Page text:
A measure to effectively decriminalize a wide range of psychedelics has officially qualified for the November ballot in Washington, D.C.
The Board of Elections made the certification announcement during a virtual meeting on Wednesday, confirming that activists had collected enough signatures place the measure before voters in the nation’s capital.
Decriminalize Nature D.C. turned in their signatures last month following an intensive petitioning process that saw reform advocates from across the country fly in to the nation’s capital to offer assistance. The campaign needed 24,835 valid signatures from registered voters to qualify the measure and they turned in about 35,000 raw submissions.
After independently observing the validation process, the campaign said last week that it was confident that it had enough to qualify—and the board made that official during their meeting, deeming that 25,477 of the group’s submissions were valid.
Now D.C. residents will be able to decide whether to approve the initiative, which would make entheogenic substances such as psilocybin and ayahuasca among the district’s lowest law enforcement priorities.
— DecrimNatureDC (@DecrimNatureDC) August 5, 2020
Decriminalize Nature D.C. is in the process of formulating its communications and outreach strategy to make sure voters are informed about the initiative before they hit the polls. But like with the signature gathering effort, there are some unique challenges activists will have to overcome amid the coronavirus pandemic and resulting social distancing protocols.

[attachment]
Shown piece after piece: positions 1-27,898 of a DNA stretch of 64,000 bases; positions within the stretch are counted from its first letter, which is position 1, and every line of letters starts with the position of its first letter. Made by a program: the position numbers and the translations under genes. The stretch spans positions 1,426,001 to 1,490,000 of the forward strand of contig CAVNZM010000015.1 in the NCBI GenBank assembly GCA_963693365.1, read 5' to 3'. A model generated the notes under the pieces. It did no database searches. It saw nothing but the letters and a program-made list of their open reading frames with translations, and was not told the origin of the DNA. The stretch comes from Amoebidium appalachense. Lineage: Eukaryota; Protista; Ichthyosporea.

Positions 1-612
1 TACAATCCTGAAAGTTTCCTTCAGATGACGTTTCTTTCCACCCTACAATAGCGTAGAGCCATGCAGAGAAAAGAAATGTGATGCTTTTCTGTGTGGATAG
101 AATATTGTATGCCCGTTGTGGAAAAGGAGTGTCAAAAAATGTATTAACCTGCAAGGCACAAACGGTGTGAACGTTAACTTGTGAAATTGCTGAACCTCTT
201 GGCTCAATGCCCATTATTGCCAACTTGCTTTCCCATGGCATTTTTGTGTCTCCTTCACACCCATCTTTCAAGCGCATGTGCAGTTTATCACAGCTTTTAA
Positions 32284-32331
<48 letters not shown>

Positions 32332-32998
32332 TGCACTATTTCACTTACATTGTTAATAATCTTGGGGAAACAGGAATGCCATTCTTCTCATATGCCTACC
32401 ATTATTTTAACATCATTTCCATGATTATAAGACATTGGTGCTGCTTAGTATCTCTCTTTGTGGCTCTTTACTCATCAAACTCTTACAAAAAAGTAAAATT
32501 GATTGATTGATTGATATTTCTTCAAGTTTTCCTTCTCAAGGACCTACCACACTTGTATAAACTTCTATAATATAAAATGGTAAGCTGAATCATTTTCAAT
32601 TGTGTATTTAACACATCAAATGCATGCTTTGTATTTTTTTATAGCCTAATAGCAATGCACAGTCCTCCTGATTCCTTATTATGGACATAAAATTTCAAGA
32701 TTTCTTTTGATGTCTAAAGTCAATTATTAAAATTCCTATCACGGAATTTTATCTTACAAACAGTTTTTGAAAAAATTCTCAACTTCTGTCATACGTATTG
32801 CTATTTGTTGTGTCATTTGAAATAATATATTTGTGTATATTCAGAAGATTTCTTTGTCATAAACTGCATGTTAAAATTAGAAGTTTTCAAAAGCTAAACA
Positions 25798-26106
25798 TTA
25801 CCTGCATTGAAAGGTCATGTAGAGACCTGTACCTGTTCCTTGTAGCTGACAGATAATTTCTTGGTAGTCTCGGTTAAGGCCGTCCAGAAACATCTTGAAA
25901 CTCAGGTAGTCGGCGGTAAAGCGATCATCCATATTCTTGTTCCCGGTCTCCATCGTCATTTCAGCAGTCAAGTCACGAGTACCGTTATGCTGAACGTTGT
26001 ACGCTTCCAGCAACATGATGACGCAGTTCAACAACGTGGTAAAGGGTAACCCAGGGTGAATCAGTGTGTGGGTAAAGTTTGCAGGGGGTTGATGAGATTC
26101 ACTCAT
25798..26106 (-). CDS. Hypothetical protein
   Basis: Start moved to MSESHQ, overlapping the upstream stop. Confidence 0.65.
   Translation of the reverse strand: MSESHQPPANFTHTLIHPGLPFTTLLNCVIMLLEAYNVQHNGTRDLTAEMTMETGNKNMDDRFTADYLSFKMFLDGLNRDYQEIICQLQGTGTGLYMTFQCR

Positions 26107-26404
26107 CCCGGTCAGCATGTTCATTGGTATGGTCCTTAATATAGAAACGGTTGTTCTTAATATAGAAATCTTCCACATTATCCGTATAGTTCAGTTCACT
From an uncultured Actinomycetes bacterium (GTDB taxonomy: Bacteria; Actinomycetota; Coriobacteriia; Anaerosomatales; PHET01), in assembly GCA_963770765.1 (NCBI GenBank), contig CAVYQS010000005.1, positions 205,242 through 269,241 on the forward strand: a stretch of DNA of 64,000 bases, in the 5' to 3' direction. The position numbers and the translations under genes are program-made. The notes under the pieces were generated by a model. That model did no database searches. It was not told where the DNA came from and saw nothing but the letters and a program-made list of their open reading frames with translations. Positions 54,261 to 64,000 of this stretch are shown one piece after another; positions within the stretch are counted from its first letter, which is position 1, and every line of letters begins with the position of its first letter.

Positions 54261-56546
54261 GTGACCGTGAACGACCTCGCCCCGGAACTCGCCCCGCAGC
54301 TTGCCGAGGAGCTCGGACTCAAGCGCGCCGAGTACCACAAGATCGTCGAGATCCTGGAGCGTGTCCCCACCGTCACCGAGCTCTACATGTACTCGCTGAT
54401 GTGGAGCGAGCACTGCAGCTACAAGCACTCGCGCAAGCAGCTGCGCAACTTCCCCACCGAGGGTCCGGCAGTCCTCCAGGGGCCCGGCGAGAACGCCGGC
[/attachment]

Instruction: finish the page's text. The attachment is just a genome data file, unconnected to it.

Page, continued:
“Despite the challenges of the pandemic, our campaign saw strong support from D.C. voters for Initiative 81 from all eight wards,” Melissa Lavasani, the chairwoman of Decriminalize Nature D.C., said in a press release. “Every District voter who signed the petition to put the initiative on the ballot helped give D.C. residents this historic opportunity to change outdated laws that criminalize people who use natural substances to overcome anxiety, depression, PTSD, and other conditions.”
A poll released in February showed that 51 percent of residents supported decriminalizing psychedelics. After they were read the pros and cons arguments, support increased to 59 percent.
“We are excited to continue educating voters ahead of the election,” Lavasani said. “Although the pandemic is an added challenge, I am confident that Initiative 81 will pass on November 3 and that D.C. will take this important step towards ending another part of the destructive and wasteful war on drugs.”
At the congressional level, the group has at least one opponent: Rep. Andy Harris (R-MD).
While not a voting resident of the District, he’s made a habit of attempting to leverage Congress’s control over D.C. funding to block drug policy reform. Typically that’s been reserved to pushing an amendment to prevent the jurisdiction from legalizing marijuana sales, but last month, he filed a measure to undermine the psychedelics measure.
The congressman’s proposal before the House Appropriations Committee would have made it so only psilocybin mushrooms would be low police priorities and only if a doctor recommended them for medical reasons. But he withdrew it rather than force a vote, and also passed up the opportunity to file the measure for consideration on the House floor last week. That said, it is possible a senator will pursue the restriction in that chamber’s version of the D.C. spending bill.